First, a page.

April 03, 2012
On the relevance of Holy Week
By Rebecca Ryskind Teti *

By Rebecca Ryskind Teti *

I can’t help but notice the grim mysteries of Holy Week are upon us this year in the middle of a national debate in which one side sees religious believers and institutions as a thorn in the side of progress and wishes to marginalize their ability to influence society.  For Christians, the week we enter into the mysteries of sin, suffering, death and judgment are our holiest (and strangely, happiest) days of the year. But what has Good Friday to say to the world? Is it one more proof of the backwardness of Christians? 

For an answer we might return to Benedict XVI’s 2007 encyclical "Saved in Hope." You don’t expect a knock-out punch from a man in his 80s, but that’s what His Holiness delivers –rhetorically, of course-- to the assertion that if we banished religion, there would be “nothing to kill or die for” as some imagine.
To summarize one section, modernity has tried to place its hope in “progress” brought by science. If we just do everything “scientifically” the thinking goes, our difficulties will melt away.

The problem is, technology progresses, but morality doesn’t.  Each generation can build on the factual discoveries of the last (the wheel never has to be re-invented), but has to be won anew for truth and goodness. The permanent things endure, but human attachment to them doesn’t, not automatically.
However technologically advanced we become, no system or institutions this side of heaven can achieve perfect harmony, because nothing guarantees men will cooperate.

Any institution that could guarantee our behavior would be evil because it would coerce our freedom. We have ample proof of that from the totalitarian regimes of the 20th century.

Even institutions like the Church that foster human flourishing can only be as good as the human beings within them. Therefore only some reference point outside the material world is strong enough to motivate us to do the good instead of the pleasurable or convenient. This capacity to sacrifice for the common good is the basis of every human commitment from marriage to the business contract.

Viewed in this light, Christianity doesn’t threaten human freedom; it makes it possible. You can’t do business or make plans or abide peacefully by the results of an election if you can’t basically trust in the honesty and good will of your fellow citizens.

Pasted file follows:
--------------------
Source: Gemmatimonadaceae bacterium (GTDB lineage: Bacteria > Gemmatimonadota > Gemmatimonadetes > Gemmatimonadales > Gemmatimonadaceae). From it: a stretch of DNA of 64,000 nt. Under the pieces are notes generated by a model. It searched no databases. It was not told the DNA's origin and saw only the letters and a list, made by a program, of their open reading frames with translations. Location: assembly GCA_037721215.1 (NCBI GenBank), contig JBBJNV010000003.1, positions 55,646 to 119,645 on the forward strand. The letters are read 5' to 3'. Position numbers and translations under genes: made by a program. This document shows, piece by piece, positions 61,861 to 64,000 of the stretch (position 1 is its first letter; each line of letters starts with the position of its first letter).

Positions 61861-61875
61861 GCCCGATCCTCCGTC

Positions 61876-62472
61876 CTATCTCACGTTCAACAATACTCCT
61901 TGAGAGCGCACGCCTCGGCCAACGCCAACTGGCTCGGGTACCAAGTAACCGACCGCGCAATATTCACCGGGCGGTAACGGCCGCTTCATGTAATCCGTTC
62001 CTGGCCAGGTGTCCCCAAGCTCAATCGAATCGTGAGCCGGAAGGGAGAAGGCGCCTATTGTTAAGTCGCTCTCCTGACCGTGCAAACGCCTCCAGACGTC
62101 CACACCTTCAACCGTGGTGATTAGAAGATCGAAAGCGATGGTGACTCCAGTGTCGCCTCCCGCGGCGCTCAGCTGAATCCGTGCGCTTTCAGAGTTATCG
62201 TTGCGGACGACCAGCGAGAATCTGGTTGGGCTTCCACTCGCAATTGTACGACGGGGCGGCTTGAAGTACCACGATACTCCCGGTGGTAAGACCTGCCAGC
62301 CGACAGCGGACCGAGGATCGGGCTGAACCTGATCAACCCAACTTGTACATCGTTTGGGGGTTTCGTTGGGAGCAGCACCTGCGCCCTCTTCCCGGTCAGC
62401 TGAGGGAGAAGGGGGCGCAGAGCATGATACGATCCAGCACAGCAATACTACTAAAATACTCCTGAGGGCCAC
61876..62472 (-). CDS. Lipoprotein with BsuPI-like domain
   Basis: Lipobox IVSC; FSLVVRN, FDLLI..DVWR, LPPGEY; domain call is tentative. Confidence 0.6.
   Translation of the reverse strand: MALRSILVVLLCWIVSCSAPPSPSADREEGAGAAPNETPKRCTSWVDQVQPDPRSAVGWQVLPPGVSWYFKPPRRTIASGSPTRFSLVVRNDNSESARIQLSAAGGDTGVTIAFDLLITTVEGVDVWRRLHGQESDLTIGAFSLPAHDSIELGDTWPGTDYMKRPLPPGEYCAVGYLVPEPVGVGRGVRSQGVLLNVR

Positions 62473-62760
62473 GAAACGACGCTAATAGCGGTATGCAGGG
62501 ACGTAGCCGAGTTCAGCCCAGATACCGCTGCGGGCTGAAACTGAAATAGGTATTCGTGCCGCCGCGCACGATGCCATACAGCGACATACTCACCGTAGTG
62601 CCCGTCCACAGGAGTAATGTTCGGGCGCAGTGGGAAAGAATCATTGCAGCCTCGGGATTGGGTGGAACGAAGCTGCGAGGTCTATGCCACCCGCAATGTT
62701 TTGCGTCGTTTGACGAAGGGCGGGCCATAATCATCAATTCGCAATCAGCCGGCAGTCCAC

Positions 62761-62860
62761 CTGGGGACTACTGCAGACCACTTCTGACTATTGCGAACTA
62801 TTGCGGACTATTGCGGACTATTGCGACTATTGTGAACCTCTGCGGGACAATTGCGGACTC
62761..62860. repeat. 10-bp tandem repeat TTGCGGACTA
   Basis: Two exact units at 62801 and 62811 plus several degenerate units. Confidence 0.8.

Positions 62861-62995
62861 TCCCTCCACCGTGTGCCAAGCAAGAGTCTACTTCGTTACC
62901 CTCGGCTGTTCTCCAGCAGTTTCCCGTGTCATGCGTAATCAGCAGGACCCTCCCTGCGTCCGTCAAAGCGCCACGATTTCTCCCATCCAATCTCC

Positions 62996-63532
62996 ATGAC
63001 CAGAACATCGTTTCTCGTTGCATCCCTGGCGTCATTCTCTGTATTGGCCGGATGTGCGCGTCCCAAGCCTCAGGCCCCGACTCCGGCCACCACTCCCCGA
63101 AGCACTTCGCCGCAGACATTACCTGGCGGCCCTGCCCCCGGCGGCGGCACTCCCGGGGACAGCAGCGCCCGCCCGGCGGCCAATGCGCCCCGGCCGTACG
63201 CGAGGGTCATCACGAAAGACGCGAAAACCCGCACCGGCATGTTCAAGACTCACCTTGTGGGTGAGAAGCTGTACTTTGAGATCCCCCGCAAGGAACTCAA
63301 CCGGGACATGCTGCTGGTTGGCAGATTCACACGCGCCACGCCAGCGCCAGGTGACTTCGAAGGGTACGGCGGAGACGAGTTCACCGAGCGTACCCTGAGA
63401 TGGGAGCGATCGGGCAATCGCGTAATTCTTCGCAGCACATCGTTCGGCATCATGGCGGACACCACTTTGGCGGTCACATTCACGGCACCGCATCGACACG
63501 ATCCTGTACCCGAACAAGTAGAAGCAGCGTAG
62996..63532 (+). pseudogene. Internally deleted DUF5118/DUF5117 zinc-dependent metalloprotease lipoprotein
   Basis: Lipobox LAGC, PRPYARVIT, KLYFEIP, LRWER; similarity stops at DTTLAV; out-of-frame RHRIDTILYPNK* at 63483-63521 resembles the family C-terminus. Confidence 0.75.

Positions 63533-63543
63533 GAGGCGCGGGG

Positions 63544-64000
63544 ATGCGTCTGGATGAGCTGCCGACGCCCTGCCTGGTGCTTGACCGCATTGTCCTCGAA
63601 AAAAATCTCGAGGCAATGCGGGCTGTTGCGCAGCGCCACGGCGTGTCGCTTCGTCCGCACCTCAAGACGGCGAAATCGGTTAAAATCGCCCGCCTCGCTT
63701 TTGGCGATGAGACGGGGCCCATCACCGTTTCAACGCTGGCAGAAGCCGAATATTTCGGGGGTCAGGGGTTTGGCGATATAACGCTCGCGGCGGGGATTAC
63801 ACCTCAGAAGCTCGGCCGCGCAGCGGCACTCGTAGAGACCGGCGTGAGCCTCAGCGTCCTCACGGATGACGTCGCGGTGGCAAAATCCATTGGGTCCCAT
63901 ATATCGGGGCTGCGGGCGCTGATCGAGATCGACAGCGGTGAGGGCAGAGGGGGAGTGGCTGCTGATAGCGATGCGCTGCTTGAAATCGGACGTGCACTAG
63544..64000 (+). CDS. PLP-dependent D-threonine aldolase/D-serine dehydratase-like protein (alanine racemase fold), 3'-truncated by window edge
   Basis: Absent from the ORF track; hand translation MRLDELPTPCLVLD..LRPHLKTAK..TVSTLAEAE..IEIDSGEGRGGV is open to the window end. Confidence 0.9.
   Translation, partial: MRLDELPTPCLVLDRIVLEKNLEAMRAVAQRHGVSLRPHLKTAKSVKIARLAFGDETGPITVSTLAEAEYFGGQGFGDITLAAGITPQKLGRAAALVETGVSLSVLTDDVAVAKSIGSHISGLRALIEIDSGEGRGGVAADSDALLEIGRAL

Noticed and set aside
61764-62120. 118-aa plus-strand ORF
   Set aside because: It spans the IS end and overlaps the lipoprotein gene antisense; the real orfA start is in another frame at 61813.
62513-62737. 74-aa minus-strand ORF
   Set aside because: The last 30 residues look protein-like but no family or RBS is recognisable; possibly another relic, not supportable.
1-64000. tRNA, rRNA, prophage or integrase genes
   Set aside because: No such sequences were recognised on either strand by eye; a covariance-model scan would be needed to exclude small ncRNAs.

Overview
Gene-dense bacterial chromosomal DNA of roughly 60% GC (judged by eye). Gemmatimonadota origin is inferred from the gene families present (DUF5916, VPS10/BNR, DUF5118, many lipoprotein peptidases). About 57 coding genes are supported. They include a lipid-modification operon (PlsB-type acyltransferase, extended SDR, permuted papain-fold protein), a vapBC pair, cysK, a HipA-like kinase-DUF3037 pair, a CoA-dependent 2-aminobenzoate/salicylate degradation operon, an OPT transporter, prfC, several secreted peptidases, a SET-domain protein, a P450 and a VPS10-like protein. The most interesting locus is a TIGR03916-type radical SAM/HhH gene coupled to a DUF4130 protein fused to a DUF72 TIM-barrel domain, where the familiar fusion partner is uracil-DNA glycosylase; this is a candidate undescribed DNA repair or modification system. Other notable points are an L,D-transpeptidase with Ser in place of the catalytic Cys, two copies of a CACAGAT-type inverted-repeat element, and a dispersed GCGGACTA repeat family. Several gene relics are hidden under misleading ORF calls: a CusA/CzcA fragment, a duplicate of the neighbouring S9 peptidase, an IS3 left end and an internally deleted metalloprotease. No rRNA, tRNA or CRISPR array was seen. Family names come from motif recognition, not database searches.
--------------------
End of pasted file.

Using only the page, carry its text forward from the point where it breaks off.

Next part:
A culture that loses the hope outside itself cannot hope to remain free … not for long, because the inner logic of its laws and institutions will wear away.
Furthermore, strange to say, if the material world is all there is, the savor of even our earthly hopes disappears. Heaven, hell, death judgment –which the culture rejects outright and we tend to soft-peddle—turn out to be the source of happiness even in this life. Without them, nothing matters. Life goes from being a gift and adventure to a barely tolerable monotony of day upon day.
The certitude that my life has meaning -- that, as the pope puts it, whatever happens, I am created by love and “I am awaited by this Love. And so my life is good”-- is what makes Christianity more than a personal creed but a force to be reckoned with.

Hope isn’t just a piece of information for our files; it’s the seed of heaven in a baptized soul, imparting a great interior liberty to act for the good in the face of any exterior pressure. It is the joy of the saints and the strength of the martyrs.
Hope gave the first Christians and all subsequent saints the power to make sacrifices for the good of others and to sacrifice their comfort to stand up for the truth – because “God’s love was worth the gift of themselves.”

What is the source of this certainty that we are loved? Good Friday. That God so loved us that he gave his only begotten son. And what is the source of our hope? Easter Sunday.

May you have a blessed and fruitful Holy Week and Happy Easter.

Rebecca Teti is a wife and mother who writes for Catholic Digest and other publications.
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Mt 26:14-25


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